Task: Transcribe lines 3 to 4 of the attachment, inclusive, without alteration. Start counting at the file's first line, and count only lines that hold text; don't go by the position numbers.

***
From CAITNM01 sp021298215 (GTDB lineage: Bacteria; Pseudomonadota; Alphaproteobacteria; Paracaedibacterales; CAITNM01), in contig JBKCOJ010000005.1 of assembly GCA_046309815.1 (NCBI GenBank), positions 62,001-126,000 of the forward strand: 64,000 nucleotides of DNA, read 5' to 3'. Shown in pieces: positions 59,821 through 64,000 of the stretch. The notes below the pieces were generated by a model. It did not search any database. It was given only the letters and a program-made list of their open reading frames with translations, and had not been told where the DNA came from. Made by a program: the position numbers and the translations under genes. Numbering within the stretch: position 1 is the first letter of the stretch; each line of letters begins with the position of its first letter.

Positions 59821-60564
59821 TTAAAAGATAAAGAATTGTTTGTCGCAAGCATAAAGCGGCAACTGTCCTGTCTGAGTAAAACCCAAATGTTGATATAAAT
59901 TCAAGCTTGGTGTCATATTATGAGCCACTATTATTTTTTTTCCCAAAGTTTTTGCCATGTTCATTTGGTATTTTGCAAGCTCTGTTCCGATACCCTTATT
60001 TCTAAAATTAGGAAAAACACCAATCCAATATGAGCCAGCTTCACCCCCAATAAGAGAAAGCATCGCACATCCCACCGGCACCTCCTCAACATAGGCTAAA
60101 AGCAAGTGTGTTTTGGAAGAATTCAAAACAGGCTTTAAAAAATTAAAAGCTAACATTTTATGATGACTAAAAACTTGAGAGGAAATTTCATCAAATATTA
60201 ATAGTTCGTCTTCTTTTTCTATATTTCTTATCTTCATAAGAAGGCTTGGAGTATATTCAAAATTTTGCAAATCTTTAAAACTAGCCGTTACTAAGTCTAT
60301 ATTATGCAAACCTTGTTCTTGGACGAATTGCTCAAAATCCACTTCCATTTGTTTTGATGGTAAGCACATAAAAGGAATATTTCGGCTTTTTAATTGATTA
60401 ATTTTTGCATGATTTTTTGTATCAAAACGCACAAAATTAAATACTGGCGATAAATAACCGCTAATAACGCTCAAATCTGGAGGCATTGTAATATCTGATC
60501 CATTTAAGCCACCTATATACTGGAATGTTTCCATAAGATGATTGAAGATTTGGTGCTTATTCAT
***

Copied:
59821 TTAAAAGATAAAGAATTGTTTGTCGCAAGCATAAAGCGGCAACTGTCCTGTCTGAGTAAAACCCAAATGTTGATATAAAT
59901 TCAAGCTTGGTGTCATATTATGAGCCACTATTATTTTTTTTCCCAAAGTTTTTGCCATGTTCATTTGGTATTTTGCAAGCTCTGTTCCGATACCCTTATT